So stop bugging us and get on with your quaint hobby, if you really must.
—SLAC Unit #4b65697468
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Oh, dear boy, dear dear boy:
(I suppose it possible you’re a girl, but what with pursuing conlangs and all, clearly not a very girlish one, so let’s just consider you a boy.) You need first of all to stop: Just stop and take stock of your life and ask yourself some hard questions.
Do you really want to start dabbling in tri-consonantal roots? Why do you feel your life is so empty and devoid of meaning that you must start down that road? Just think of the Arab-Israeli conflicts, the Ethiopian civil war/Eritrean war of independence, or...hmm, well...And beware, the temptation is always there to move on to yet harder stuff: Ejectives and pharyngeals. Not an auspicious end in sight, is there?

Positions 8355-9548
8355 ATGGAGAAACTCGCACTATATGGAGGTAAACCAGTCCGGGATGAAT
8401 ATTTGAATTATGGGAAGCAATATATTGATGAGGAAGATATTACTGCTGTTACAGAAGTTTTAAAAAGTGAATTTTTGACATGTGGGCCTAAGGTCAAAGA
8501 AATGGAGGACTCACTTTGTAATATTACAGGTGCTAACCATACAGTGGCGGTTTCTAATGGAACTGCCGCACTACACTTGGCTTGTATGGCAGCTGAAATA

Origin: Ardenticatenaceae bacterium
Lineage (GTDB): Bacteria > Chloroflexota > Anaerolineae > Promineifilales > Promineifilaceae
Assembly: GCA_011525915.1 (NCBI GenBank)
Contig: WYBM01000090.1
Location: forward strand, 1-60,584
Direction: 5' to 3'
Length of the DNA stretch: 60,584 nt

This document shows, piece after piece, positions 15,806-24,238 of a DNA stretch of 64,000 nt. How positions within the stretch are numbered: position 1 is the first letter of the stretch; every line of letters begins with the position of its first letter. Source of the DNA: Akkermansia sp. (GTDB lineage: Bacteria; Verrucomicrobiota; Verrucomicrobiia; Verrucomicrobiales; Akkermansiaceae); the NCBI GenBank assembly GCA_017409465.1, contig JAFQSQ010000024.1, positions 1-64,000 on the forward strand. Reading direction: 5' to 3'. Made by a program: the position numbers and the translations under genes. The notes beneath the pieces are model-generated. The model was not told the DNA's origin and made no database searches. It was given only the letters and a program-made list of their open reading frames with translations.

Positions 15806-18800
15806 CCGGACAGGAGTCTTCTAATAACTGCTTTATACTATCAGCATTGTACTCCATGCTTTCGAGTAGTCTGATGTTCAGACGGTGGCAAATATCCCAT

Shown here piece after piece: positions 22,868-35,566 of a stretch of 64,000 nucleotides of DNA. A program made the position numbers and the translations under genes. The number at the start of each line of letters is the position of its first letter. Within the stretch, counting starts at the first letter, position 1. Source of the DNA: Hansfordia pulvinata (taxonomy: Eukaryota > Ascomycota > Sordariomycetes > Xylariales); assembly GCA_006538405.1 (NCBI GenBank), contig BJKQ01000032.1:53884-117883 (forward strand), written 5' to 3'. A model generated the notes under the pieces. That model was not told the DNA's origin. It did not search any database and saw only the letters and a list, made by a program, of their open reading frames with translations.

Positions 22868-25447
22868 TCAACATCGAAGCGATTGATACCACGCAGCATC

Do you really want to start dabbling in language diachrony? Why do you feel your life is so empty and devoid of meaning that you must start down that road? Just think of the dry as dust philologists stuck in 4x6 windowless cubicles checking David Eddings’ diachronic atrocities against Middle English dialect dictionaries and slowly going insane. Not an auspicious end in sight, is there?
And finally, do you really want to continue dabbling in conlangs? Why do you feel your life is so empty and devoid of meaning that you must continue down that road? Just think of the fate of poor Vaux des Campagnols, a long-forgotten city of 100,000 or so that disappeared and was erased from all reference materials in the space of one night in 1927 due to civil strife between rabid Esperantistas and deluded Volapuksters. How can you for a moment believe that you can succeed in surviving malign cosmic forces that a city full of stout Bordelais was unable to contain?